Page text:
X-ray and optical composite image of the Thor's Helmet nebula (NGC 2359)
Credit: J.A. Toala and M.A. Guerrero (IAA-CSIC), Y.-H. Chu (UIUC/ASIAA), R.A. Gruendl (UIUC), S. Mazlin, J. Harvey, D. Verschatse and R. Gilbert (SSRO-South) and ESA

Hot Stuff in Thor's Helmet

The evolution of very massive stars (about 20 times more massive than the sun) is largely influenced by the amounts of matter these stars lose at various stages of their lives. These stars are so bright and hot that the powerful radiation they produce drives matter off their surfaces in the form of a stellar wind that's so strong and thick that it can completely obscure the star's surface. Mass can also be lost through poorly understood, unstable, short-lived stellar eruptions. The remnants of this lost matter can be visible as a glowing nebula that surrounds the star. An example is the glowing cloud that surrounds a star named WR 7, an evolved massive star with a strong stellar wind. WR 7 is surrounded by the "Thor's Helmet" nebula, so named since it resembles the winged helmet seen in comic-book depictions of the Norse thunder god. The image above shows an optical image of the nebula from the Star Shadows Remote Observatory South at the Cerro Tololo Inter-American Observatory, with X-ray emission from the XMM-Newton X-ray observatory shown in blue. The X-ray emission is produced largely by the collision of the strong wind from WR 7 with surrounding gas and dust. This collision converts the kinetic energy of the wind (which flows at an astonishing speed of more than 3 million miles an hour) to thermal energy, raising the gas temperature up to tens of millions of degrees and making the gas glow brightly in X-rays. As seen in the image above, the hot gas mostly resides inside the boundaries marked by the cooler, optically-emitting gas, with the appearance of a blow-out of material to the upper left part of the nebula. Studies of the X-ray emitting gas help us understand how hot gas is mixed with the cooler ambient medium and how it shapes the environment within which the star will eventually explode as a core-collapse supernova or gamma-ray burst.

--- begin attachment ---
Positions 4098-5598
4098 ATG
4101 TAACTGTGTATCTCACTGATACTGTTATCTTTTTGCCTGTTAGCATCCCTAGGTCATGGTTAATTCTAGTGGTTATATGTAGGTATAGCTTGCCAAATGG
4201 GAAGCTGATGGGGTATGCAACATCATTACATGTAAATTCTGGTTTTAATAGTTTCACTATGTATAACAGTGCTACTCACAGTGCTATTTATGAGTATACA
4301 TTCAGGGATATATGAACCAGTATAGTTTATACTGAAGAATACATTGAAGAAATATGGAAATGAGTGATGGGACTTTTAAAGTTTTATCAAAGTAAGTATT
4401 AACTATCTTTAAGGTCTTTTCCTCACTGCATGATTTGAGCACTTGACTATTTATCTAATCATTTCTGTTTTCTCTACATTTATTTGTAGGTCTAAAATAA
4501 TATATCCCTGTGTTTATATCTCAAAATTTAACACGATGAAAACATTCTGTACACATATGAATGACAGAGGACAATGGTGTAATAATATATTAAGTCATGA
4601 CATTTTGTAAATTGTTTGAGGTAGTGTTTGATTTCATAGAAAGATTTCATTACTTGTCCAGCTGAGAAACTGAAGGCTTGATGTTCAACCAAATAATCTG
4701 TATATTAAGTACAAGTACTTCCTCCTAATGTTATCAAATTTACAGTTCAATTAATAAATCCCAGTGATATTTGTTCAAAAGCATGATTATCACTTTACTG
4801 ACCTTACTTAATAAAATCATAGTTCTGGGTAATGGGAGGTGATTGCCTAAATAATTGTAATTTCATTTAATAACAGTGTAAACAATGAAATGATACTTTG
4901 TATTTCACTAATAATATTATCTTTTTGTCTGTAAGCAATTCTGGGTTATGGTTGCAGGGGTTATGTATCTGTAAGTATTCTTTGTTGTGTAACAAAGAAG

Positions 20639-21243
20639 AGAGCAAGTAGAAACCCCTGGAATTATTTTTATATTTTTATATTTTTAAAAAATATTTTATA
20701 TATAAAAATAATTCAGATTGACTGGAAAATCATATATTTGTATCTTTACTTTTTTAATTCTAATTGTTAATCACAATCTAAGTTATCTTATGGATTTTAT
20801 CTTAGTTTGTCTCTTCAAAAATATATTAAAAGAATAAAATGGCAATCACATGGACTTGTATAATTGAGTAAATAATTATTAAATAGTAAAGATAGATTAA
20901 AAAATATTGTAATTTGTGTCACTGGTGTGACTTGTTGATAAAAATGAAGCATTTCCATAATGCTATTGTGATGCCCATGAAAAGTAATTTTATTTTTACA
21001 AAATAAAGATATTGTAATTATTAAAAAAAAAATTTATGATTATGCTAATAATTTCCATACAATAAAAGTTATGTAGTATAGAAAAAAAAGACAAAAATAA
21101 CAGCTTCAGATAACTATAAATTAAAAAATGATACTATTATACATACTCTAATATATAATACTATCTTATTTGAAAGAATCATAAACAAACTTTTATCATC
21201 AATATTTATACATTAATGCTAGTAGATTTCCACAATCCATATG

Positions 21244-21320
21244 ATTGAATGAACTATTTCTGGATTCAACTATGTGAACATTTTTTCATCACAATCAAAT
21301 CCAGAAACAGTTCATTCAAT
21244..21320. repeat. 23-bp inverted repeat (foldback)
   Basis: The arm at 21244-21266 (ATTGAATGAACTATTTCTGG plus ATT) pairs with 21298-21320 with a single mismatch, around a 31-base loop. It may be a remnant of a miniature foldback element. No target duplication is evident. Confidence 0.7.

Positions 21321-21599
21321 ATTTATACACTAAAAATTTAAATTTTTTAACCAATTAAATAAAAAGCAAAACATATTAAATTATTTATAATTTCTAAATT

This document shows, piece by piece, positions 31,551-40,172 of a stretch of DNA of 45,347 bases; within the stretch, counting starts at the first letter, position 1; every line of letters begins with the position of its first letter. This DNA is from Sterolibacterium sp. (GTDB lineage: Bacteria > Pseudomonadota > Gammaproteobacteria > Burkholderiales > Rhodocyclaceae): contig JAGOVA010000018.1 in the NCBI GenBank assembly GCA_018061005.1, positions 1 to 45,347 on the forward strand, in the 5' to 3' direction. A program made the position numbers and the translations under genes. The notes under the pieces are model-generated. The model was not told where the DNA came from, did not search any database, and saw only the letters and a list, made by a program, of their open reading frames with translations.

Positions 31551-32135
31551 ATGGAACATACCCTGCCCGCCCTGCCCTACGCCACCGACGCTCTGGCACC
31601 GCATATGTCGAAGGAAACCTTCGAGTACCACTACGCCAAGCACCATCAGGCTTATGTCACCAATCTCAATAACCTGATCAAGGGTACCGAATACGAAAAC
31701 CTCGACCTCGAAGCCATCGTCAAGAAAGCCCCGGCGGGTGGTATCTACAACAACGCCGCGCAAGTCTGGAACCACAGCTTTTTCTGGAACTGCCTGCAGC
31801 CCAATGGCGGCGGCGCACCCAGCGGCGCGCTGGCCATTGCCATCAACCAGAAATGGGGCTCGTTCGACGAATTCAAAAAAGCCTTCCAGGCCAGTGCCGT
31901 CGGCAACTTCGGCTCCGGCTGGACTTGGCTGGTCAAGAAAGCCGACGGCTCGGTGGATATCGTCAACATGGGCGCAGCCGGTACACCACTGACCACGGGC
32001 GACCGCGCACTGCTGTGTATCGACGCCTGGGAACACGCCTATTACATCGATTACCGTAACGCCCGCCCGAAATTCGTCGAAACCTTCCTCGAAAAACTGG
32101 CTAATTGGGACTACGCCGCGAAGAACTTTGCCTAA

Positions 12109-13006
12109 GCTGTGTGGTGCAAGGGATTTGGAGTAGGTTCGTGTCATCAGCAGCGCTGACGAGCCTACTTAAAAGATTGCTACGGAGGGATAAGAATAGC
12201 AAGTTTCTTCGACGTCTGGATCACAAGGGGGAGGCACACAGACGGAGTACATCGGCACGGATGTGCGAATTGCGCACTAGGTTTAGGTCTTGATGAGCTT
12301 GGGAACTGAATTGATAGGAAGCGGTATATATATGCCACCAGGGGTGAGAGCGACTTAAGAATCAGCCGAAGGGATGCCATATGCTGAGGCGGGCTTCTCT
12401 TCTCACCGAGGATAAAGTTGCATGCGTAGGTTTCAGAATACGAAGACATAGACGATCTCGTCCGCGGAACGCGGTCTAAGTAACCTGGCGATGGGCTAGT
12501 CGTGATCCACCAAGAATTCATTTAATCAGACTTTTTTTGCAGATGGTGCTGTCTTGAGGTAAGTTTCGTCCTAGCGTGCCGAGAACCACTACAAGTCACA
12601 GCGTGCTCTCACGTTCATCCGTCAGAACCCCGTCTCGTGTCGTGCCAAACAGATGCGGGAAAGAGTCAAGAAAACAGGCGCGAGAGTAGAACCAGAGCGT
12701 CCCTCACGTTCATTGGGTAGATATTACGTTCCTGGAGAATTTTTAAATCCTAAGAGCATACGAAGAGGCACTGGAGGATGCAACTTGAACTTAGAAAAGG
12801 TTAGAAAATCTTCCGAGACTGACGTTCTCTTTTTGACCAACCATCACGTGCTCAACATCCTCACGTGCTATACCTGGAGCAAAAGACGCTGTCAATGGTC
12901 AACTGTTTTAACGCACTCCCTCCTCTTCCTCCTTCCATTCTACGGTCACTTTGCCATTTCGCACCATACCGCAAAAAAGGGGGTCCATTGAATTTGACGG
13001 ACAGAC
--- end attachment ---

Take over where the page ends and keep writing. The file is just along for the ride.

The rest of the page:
Published: June 8, 2015

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Page Author: Dr. Michael F. Corcoran
Last modified Monday, 15-Jun-2015 06:14:06 EDT